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Specific Safety Concerns With Nordette

Specific Precautions and Warnings for Nordette

Warnings and precautions to be aware of prior to using Nordette include the following:
 
  • When used properly, Nordette is very effective for preventing pregnancy. However, it becomes much less effective if you take it incorrectly. Make sure you understand exactly how to take Nordette (including how and when to start it and what to do if you miss pills).
     
  • Combined oral contraceptives (including Nordette) increase the risk of life-threatening problems such as heart attacks, strokes, and blood clots. The risk is quite small for healthy, young, nonsmoking women. Make sure to tell your healthcare provider if you have ever had a blood clot, stroke, heart attack, or chest pain. Smoking cigarettes greatly increases the risk of these serious Nordette side effects. This risk is particularly high for smokers over the age of 35.
     
  • Nordette can interact with a number of different medications (see Nordette Drug Interactions for more information). Many of these interactions are severe enough to lead to unintentional pregnancy.
     
  • Nordette does not protect against HIV, AIDS, or other sexually transmitted diseases (STDs). In many cases, it is advisable to use condoms in addition to Nordette.
     
  • Combined oral contraceptives may slightly increase the risk of breast cancer or cervical cancer, although this is an unresolved and controversial issue. However, combined oral contraceptives seem to help protect women against ovarian and uterine cancer.
     
  • Oral contraceptives increase the risk of benign (non-cancerous) liver tumors. Very rarely, these tumors can rupture and cause serious problems.
     
  • Hormonal contraceptives (such as Nordette) may make gallbladder disease worse. If you have had a problem with your gallbladder, Nordette may not be the best contraceptive method for you.
     
  • Nordette may increase blood sugar, particularly in women with diabetes. Your healthcare provider may need to monitor you more closely. Let your healthcare provider know if you have any sudden vision changes, as this may be a sign of a blood clot in the eyes (a possible side effect of Nordette and other hormonal contraceptives).
     
  • Hormonal contraceptives (including Nordette) can increase your blood pressure. This can be a problem if you already have high blood pressure.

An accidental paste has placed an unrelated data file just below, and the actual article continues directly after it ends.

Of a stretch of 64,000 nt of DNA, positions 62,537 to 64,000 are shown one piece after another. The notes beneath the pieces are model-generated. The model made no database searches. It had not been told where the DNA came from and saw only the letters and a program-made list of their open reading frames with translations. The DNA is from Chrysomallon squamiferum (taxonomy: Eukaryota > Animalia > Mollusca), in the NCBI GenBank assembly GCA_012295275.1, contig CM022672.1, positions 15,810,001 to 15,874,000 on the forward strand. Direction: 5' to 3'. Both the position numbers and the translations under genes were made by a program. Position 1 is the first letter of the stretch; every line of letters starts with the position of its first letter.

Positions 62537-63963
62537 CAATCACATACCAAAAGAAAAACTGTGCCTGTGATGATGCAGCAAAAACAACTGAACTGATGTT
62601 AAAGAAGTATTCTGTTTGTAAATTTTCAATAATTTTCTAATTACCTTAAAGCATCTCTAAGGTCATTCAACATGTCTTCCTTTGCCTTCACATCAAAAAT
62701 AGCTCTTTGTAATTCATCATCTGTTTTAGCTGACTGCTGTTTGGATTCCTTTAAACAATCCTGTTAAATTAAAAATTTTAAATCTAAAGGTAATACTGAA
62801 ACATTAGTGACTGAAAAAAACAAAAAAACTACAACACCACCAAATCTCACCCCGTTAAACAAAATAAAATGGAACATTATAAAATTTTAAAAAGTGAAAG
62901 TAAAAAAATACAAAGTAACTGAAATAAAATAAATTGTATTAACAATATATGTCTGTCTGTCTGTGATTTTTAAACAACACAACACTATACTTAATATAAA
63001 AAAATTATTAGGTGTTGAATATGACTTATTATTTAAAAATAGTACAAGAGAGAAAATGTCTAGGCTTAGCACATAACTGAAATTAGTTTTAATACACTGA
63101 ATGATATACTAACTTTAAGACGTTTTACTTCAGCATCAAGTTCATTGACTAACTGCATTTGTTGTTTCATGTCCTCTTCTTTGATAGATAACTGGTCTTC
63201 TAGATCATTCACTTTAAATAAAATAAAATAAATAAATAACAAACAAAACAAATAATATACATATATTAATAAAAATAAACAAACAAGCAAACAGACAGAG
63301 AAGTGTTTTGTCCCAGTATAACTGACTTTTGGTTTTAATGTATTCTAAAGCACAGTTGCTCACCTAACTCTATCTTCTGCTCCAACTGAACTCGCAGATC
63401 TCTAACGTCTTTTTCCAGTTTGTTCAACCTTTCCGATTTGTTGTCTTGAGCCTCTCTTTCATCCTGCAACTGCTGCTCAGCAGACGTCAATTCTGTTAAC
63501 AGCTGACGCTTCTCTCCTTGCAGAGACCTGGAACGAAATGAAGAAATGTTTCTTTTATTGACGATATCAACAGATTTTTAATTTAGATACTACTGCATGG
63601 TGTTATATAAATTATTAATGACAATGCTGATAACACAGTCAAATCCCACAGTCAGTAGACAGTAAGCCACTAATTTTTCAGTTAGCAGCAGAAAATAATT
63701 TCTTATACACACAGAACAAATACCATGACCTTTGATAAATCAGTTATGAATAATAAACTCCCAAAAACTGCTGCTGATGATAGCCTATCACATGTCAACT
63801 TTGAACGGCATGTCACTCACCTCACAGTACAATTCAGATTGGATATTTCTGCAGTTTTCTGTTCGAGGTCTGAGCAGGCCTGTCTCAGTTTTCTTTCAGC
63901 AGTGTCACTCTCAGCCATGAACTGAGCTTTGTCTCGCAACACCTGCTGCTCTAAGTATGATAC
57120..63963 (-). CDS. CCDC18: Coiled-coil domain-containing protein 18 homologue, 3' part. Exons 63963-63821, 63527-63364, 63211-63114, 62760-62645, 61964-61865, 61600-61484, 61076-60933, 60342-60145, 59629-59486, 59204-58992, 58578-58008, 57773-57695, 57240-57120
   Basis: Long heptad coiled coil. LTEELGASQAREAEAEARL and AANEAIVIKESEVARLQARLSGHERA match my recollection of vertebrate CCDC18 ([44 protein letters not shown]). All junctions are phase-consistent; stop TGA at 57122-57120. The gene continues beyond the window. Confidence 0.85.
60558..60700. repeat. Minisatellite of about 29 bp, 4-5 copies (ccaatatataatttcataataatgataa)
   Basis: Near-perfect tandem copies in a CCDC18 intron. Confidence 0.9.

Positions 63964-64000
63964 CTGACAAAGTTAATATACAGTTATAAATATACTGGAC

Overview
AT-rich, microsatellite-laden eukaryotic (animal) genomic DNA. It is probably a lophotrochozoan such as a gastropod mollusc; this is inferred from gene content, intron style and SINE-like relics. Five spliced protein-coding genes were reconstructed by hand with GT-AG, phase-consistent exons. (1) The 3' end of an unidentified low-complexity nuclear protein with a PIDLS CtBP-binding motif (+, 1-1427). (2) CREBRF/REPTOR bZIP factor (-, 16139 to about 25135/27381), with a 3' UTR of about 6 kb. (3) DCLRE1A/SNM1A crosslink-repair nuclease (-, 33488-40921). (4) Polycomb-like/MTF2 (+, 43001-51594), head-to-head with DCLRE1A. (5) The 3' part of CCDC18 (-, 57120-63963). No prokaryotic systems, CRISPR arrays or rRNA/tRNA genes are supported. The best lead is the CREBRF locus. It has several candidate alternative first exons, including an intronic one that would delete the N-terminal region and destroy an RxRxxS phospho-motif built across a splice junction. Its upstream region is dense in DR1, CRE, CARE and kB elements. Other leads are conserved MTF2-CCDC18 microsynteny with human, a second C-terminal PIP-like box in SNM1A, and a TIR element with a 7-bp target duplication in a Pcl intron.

• Nordette can change your menstrual bleeding patterns. Some women have breakthrough bleeding (bleeding between periods), while others may not have a period at all. It is normal to have shorter and lighter periods while using Nordette. If you notice any unusual changes in your bleeding patterns, let your healthcare provider know. If you miss a period, you should make sure you are not pregnant.
     
  • Nordette can affect your cholesterol. Your healthcare provider may need to check your cholesterol levels after you start Nordette, especially if you already have high cholesterol.
     
  • Sometimes, hormonal contraceptives may make depression worse. Let your healthcare provider know if you develop new or worsening depression symptoms.
     
  • Occasionally, Nordette (as well as any other hormonal contraceptives) can cause eye changes that make it more difficult to wear contact lenses.
     
  • Nordette is considered a pregnancy Category X medication. This means that it should not be used during pregnancy (see Nordette and Pregnancy).
     
  • Contraceptive hormones (such as the ones in Nordette) pass through breast milk. Therefore, if you are breastfeeding or plan to start, discuss this with your healthcare provider prior to taking the drug (see Nordette and Breastfeeding). Combined hormonal contraceptives (such as Nordette) are usually not recommended for breastfeeding women.
     
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